Euro Falls to 5-Week Low Vs Dollar After Draghi's Guidance

Sha Ying | CNBC

The euro fell to a five-week low against the dollar on Thursday after the European Central Bank chief flagged downside risks to euro zone growth prospects and said interest rates could be lowered.

The euro fell to $1.2883, down 1 percent, after ECB President Mario Draghi said interest rates are expected to remain at present or lower levels for an extended period in forward guidance to markets. His comments came after the ECB left interest rates on hold, as expected.

Euro zone money market and bond yields fell, leading to differentials between U.S. 10-year Treasuries and similar dated German Bunds widening to their highest since April 2010.

(Read More: ECB, Not Portugal, Is Main Threat to Euro)

That reflected a widening chasm between the ECB and the Federal Reserve monetary policy outlooks and is likely to see the euro drop to $1.28 and below.

In sharp contrast to the ECB which discussed a rate cut, the Fed has signaled it is prepared to unwind some of the monetary stimulus in coming months. That is likely to bolster the dollar, traders said.

"These comments from Draghi are clearly euro negative and we see it drop below $1.28 in the next few days," said Chris Turner, head of FX strategy at ING.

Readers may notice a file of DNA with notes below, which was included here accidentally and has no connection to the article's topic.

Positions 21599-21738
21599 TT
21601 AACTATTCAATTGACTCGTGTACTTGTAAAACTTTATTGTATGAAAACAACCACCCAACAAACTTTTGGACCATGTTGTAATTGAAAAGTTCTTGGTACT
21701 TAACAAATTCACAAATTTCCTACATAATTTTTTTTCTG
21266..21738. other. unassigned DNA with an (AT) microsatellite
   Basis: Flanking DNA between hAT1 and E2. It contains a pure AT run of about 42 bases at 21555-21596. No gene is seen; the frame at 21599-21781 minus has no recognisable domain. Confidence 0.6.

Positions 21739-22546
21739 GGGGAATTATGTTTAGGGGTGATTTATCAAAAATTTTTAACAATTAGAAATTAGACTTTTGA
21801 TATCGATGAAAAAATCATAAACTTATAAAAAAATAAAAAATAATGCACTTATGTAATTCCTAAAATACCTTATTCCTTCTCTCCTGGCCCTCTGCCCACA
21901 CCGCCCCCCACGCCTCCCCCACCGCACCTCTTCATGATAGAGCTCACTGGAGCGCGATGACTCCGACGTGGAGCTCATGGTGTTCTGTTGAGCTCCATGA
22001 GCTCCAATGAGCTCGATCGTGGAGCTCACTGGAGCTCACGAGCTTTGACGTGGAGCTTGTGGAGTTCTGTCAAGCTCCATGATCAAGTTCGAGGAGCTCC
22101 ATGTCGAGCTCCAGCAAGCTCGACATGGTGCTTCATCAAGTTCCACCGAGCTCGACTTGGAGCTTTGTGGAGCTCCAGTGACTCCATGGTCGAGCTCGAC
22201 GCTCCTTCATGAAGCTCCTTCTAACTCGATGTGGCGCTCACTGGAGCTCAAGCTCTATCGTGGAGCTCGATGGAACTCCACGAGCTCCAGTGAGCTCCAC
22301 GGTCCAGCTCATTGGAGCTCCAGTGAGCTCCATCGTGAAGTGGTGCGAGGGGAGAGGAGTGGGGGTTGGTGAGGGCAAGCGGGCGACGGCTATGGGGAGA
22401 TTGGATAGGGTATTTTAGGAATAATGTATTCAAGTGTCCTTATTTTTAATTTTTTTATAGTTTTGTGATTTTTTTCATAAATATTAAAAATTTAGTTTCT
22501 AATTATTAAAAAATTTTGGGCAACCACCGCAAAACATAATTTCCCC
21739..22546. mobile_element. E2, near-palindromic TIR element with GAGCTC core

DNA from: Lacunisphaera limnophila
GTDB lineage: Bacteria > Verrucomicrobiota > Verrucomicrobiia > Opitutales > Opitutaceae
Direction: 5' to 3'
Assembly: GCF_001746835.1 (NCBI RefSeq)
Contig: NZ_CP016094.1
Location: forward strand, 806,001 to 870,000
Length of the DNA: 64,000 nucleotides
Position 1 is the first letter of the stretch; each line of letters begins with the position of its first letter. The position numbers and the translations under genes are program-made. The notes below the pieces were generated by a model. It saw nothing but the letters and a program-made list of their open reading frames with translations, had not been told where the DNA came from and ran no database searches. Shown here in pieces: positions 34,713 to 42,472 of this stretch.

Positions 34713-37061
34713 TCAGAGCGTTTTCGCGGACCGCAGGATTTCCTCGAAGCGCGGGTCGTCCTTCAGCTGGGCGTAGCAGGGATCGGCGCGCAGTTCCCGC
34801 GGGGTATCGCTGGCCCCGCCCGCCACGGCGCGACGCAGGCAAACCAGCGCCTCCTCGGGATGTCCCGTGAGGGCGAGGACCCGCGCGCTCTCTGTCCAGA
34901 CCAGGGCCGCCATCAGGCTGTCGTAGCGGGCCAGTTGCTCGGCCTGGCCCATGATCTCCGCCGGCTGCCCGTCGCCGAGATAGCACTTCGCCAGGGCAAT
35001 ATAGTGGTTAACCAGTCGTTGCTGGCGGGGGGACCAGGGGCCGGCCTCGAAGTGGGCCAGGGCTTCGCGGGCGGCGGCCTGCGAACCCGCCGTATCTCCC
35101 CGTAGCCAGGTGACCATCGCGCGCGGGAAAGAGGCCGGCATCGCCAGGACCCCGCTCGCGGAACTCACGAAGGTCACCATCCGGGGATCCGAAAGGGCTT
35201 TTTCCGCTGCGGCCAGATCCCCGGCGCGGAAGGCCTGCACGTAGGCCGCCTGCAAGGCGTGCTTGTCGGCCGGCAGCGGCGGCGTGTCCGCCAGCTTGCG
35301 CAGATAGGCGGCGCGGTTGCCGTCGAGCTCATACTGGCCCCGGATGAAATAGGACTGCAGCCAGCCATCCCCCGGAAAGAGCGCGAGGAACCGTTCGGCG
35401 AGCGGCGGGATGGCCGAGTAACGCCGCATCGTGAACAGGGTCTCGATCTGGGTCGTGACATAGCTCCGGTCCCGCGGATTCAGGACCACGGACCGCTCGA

(Read More: Euro Slides as Draghi Commits to Low Rates)

While the euro fell sharply against the dollar and the yen, it held its ground against the British pound.

Sterling slid to a one-month low against the dollar of $1.5060 and a 2-1/2 month trough versus the euro of 86.34 pence after the Bank of England expressed concern about rising bond yields.

The BoE left policy unchanged on Thursday, but in a surprise move said the implied rise in the expected future path of interest rates was not warranted by the state of the economy and could weigh on the growth and inflation outlook.

(Read More: Carney Shows Markets Who's Boss as Sterling Falls)

"We remain bearish sterling targeting the low $1.40s and see euro/sterling holding the mid-80s," said George Saravelos, currency strategist at Deutsche Bank.

Volumes were light due to a public holiday in the United States. Some investors were wary of taking big positions before monthly U.S. jobs data on Friday, which would lift the dollar if it was strong.

The euro's and sterling losses pushed the dollar index, which measures the U.S. currency's value against a basket of currencies, to a one-month high of 83.911.